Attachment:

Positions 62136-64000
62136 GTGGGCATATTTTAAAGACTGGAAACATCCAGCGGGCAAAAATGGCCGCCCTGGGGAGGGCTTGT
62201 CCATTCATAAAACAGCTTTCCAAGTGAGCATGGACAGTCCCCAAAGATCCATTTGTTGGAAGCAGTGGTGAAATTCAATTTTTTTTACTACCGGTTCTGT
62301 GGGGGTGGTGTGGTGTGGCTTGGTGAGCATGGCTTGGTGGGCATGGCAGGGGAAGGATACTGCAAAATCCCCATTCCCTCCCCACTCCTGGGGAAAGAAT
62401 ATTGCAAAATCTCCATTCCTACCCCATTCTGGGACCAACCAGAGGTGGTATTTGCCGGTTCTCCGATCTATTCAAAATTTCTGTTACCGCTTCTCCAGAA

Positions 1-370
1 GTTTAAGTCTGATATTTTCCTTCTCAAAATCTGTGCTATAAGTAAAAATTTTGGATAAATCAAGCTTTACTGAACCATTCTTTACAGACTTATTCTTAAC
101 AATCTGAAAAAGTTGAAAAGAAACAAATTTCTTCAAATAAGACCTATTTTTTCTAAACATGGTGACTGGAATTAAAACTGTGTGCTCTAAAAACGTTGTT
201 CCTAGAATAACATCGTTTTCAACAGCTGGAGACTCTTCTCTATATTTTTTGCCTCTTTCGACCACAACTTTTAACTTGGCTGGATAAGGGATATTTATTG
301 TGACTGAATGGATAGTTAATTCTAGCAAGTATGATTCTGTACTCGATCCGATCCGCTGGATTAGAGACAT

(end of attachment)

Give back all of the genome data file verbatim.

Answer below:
Positions 62136-64000
62136 GTGGGCATATTTTAAAGACTGGAAACATCCAGCGGGCAAAAATGGCCGCCCTGGGGAGGGCTTGT
62201 CCATTCATAAAACAGCTTTCCAAGTGAGCATGGACAGTCCCCAAAGATCCATTTGTTGGAAGCAGTGGTGAAATTCAATTTTTTTTACTACCGGTTCTGT
62301 GGGGGTGGTGTGGTGTGGCTTGGTGAGCATGGCTTGGTGGGCATGGCAGGGGAAGGATACTGCAAAATCCCCATTCCCTCCCCACTCCTGGGGAAAGAAT
62401 ATTGCAAAATCTCCATTCCTACCCCATTCTGGGACCAACCAGAGGTGGTATTTGCCGGTTCTCCGATCTATTCAAAATTTCTGTTACCGCTTCTCCAGAA

Positions 1-370
1 GTTTAAGTCTGATATTTTCCTTCTCAAAATCTGTGCTATAAGTAAAAATTTTGGATAAATCAAGCTTTACTGAACCATTCTTTACAGACTTATTCTTAAC
101 AATCTGAAAAAGTTGAAAAGAAACAAATTTCTTCAAATAAGACCTATTTTTTCTAAACATGGTGACTGGAATTAAAACTGTGTGCTCTAAAAACGTTGTT
201 CCTAGAATAACATCGTTTTCAACAGCTGGAGACTCTTCTCTATATTTTTTGCCTCTTTCGACCACAACTTTTAACTTGGCTGGATAAGGGATATTTATTG
301 TGACTGAATGGATAGTTAATTCTAGCAAGTATGATTCTGTACTCGATCCGATCCGCTGGATTAGAGACAT